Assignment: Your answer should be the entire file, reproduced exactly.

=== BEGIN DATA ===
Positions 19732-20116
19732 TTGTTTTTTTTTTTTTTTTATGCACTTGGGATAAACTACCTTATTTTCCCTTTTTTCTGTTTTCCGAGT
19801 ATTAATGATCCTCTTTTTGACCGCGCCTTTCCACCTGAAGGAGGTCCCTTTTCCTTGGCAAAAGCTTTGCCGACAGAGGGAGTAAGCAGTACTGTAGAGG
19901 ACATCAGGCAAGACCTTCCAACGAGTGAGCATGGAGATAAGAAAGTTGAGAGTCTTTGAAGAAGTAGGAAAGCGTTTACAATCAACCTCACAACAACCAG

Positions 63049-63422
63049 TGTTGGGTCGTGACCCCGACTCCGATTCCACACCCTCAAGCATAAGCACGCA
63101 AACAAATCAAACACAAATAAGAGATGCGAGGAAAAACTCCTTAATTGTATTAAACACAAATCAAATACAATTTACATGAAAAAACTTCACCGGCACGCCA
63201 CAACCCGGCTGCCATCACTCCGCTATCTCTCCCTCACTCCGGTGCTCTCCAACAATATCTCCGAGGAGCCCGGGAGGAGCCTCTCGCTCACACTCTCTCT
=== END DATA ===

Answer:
Positions 19732-20116
19732 TTGTTTTTTTTTTTTTTTTATGCACTTGGGATAAACTACCTTATTTTCCCTTTTTTCTGTTTTCCGAGT
19801 ATTAATGATCCTCTTTTTGACCGCGCCTTTCCACCTGAAGGAGGTCCCTTTTCCTTGGCAAAAGCTTTGCCGACAGAGGGAGTAAGCAGTACTGTAGAGG
19901 ACATCAGGCAAGACCTTCCAACGAGTGAGCATGGAGATAAGAAAGTTGAGAGTCTTTGAAGAAGTAGGAAAGCGTTTACAATCAACCTCACAACAACCAG

Positions 63049-63422
63049 TGTTGGGTCGTGACCCCGACTCCGATTCCACACCCTCAAGCATAAGCACGCA
63101 AACAAATCAAACACAAATAAGAGATGCGAGGAAAAACTCCTTAATTGTATTAAACACAAATCAAATACAATTTACATGAAAAAACTTCACCGGCACGCCA
63201 CAACCCGGCTGCCATCACTCCGCTATCTCTCCCTCACTCCGGTGCTCTCCAACAATATCTCCGAGGAGCCCGGGAGGAGCCTCTCGCTCACACTCTCTCT